A handful of buyers are teams who likely will not top their divisions, but have a totally legitimate shot at one of the two Wild Card spots in their respective leagues. Among those in the National League: the Brewers, who gave the Cubs a scare in the first half of 2017; the Cardinals, who showed signs of life in the second half; and the Phillies, who have a strong core of position players but lack pitching depth.
In the American League lies the Twins, who outperformed all expectations last year; the Angels, who cannot in good conscience give up with baseball’s best player, Mike Trout, on their payroll; and the Rangers, who struggled to both hit and pitch, but conveniently have the most international signing money to make a run at two-way Japanese sensation Shohei Otani.
Two teams stand alone in the “everything went wrong” category: the Mets and the Mariners. For the Mets, immense injury misfortunes last year could not have been predicted, and neither could the downfall of their top starters. With a new manager in tow, the team should be able to rebound nicely with additions of another starter, a decent bat, and passable infielder.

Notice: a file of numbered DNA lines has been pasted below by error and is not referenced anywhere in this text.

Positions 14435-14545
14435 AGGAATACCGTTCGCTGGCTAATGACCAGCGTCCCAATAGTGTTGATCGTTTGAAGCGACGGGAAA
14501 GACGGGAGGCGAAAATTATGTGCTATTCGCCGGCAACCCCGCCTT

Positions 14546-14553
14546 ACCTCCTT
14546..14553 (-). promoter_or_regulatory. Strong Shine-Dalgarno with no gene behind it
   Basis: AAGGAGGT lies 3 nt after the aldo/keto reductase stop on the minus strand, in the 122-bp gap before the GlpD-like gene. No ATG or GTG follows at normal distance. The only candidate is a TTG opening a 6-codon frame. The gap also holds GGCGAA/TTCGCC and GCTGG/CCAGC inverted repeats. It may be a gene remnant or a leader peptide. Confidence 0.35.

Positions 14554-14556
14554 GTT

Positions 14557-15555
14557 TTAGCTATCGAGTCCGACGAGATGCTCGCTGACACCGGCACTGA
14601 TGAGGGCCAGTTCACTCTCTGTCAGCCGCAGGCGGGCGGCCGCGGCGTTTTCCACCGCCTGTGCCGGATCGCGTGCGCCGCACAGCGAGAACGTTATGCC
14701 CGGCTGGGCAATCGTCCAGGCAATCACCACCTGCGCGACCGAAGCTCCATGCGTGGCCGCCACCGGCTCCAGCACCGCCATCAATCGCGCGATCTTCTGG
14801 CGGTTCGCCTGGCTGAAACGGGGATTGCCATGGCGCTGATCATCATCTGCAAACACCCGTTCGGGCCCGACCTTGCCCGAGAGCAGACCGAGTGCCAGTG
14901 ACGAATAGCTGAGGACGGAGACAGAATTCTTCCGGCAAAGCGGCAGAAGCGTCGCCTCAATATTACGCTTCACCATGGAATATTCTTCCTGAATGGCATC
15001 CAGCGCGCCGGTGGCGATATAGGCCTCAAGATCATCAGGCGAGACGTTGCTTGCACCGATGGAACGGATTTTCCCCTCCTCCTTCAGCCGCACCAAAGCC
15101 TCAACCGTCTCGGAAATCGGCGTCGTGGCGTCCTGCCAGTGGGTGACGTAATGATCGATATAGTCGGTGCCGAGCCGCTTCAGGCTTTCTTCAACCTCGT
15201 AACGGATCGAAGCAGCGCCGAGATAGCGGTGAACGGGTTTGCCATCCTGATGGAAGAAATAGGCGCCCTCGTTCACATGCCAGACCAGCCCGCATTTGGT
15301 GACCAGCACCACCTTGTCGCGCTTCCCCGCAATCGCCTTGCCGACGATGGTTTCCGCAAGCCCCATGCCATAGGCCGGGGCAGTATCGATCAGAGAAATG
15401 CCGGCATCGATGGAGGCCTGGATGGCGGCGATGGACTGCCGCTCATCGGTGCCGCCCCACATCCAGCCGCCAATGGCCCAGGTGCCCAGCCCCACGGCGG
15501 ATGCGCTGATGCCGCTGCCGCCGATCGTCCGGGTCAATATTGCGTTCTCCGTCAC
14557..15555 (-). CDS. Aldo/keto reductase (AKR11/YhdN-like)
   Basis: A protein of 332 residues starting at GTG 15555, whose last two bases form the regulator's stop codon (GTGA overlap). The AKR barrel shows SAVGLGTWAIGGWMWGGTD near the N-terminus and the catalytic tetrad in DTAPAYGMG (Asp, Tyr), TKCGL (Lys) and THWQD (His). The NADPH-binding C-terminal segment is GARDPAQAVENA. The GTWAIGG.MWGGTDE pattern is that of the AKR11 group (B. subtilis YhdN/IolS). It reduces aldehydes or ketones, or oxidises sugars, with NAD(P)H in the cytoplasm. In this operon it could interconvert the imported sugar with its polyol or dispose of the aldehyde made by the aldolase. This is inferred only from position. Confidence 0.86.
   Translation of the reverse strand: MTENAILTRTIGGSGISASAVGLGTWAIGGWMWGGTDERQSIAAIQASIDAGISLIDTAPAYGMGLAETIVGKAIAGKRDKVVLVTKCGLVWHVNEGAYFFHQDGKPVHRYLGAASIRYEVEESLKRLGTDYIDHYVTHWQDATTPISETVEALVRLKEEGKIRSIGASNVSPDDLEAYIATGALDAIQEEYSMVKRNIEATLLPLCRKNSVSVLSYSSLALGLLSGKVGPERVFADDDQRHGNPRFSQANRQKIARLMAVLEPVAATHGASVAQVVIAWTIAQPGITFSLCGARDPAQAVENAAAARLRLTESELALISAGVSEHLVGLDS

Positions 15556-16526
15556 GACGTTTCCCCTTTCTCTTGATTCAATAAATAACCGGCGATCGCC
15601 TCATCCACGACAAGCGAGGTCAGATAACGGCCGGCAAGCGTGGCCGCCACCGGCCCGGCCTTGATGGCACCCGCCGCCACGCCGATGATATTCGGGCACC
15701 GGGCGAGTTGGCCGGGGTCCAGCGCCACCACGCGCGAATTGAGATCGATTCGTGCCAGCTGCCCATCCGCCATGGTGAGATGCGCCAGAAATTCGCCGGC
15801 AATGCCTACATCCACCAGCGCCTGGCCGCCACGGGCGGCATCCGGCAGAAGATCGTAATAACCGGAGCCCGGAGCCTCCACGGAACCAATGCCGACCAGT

Thanks to every starter in their pre-ordained rotation acquiring injuries, the Mariners used a near-MLB record 17 different starters last year. With a bit of good health and the addition of a productive outfielder (Lorenzo Cain is going to get paid one way or another), they can contend.
Amongst buyers, only successful but not too successful teams remain. The Rockies nabbed the second Wild Card spot, and could easily do so again with the addition of another strong bat – while we’re having fun, we might as well consider the prospect of Stanton hitting at Coors Field. Regardless, they’re going to need someone to push them past the five-time reigning NL West Champion Dodgers.